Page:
15 February 2018

Asset Management Q&A

Question: As a commercial landlord we are increasingly seeing interest from our tenants for the installation of electric vehicle charging points. What are the issues that we should consider?

Answer: With the announcement that the sale of new conventional petrol and diesel cars will end by 2040, and an ever increasing focus on reducing emissions and using environmentally friendly alternatives, the installation of electric vehicle charging points (“EVCP”) is likely to be increasingly on the agenda for landlord and tenants.

The key points will depend on if the property is a multi-let estate or a single let building.

For a multi-let estate, with communal parking, the decision to install EVCPs may be led by a landlord’s desire to improve the amenity of the estate. The key points to consider are:

  • Service Charge: is the cost of the plant, installation, repair, maintenance and all third party fees, as well as the electricity itself, fully recoverable from the tenants;
  • Rights: do the occupational leases reserve sufficient rights to temporarily close, vary or even reduce the number of spaces in the car park to facilitate the installation; and
  • Tax and grants: what tax benefits and other incentives are available. The government recently announced an extra £100 million in plug-in car grants.

For a single let building, with dedicated parking, the issue is likely to arise by way of a tenant application for a licence to alter. This should be dealt with in the usual way, but the key points to consider are:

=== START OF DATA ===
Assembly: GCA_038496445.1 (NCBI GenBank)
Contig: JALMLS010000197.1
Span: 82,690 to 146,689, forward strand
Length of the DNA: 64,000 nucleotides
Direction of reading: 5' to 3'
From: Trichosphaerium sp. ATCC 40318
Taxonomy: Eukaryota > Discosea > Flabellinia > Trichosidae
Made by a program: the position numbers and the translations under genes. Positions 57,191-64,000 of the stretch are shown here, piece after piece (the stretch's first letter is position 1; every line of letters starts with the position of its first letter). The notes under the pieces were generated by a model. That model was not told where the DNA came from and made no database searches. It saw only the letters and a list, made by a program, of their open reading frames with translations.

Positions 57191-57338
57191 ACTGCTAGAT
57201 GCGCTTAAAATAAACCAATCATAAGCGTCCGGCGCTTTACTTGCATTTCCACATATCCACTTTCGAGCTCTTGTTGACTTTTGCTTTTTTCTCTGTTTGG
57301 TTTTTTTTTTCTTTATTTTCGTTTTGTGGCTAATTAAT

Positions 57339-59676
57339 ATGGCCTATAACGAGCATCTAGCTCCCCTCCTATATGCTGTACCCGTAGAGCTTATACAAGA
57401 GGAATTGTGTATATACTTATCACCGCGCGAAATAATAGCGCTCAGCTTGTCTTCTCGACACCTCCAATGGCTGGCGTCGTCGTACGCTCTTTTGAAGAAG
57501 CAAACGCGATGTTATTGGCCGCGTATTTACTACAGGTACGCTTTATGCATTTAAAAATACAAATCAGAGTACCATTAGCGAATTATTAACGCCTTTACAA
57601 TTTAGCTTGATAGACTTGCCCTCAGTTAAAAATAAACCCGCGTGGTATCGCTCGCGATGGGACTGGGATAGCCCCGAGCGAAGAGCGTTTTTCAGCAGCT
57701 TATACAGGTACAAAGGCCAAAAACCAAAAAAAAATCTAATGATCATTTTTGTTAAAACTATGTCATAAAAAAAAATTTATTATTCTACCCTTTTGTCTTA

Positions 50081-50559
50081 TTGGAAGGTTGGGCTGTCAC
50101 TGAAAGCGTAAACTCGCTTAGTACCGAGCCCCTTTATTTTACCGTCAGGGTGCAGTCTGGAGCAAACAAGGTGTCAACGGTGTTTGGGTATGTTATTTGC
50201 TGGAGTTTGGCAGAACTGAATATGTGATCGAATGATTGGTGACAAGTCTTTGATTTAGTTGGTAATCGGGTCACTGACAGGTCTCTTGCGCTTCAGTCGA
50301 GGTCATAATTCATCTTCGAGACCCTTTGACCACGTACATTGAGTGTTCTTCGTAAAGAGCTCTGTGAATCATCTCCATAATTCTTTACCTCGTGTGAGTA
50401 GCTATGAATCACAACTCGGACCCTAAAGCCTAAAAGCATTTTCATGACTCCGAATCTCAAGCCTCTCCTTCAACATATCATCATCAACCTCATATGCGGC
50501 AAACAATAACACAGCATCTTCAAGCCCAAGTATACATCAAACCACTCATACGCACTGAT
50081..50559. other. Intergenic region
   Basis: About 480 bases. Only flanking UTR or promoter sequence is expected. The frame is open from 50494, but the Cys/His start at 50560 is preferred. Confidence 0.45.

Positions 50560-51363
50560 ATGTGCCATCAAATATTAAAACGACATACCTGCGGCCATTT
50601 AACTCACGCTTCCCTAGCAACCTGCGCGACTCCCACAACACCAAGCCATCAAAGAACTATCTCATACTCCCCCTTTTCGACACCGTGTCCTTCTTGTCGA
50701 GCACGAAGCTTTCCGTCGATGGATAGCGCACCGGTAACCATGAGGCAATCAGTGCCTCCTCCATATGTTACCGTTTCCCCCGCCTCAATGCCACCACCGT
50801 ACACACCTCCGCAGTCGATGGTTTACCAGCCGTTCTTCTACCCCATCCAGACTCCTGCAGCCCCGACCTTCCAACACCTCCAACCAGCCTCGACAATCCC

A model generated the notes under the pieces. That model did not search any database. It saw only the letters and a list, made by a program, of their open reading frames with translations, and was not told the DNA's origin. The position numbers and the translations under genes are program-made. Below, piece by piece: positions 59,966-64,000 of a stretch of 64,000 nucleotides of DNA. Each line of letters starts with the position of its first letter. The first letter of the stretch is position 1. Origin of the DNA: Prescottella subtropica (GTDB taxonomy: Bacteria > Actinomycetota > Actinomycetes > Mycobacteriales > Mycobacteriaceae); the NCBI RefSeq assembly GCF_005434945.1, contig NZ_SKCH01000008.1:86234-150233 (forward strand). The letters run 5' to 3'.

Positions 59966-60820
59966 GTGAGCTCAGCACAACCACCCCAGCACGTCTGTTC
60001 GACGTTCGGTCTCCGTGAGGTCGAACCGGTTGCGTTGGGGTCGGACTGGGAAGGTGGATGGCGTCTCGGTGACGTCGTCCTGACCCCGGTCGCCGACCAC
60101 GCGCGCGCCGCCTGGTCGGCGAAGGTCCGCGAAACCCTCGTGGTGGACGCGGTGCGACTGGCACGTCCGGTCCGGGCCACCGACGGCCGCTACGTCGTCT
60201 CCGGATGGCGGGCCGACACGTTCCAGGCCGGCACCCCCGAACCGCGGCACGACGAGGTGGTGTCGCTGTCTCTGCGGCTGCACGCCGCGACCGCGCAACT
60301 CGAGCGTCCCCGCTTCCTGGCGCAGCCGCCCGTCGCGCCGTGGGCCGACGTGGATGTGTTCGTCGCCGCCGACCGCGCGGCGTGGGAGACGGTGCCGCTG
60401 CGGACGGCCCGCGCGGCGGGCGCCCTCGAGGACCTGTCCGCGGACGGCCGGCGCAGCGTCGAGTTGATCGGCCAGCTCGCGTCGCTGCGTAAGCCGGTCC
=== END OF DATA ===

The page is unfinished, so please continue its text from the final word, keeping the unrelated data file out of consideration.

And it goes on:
• FRI: ensure that the EVCP will be caught by the tenant’s repairing and insuring responsibilities;
  • Reinstatement and yield up: will the tenant be required to remove the ECVP at the end of the term, or is it preferable for it to remain in place;
  • Rent Review: how the EVCP will be dealt with on review; and
  • Tax: if capital allowances can be claimed if the EVCP is retained at the end of the term.

Other points to consider are:

  • as with all works you must consider whether planning consent will be required;
  • where the EVCP is leased, rather than purchased outright, security of tenure and the 1954 Act;
  • if a wayleave is also required;
  • the type and specification of equipment to be installed, as new technology can become outdated very quickly; and
  • the Automated and Electric Vehicles Bill 2017 is currently passing through Parliament and may have implications on the provision of EVCPs. The progress of the Bill can be checked here.

Owen is a senior associate in our Commercial Real Estate team.

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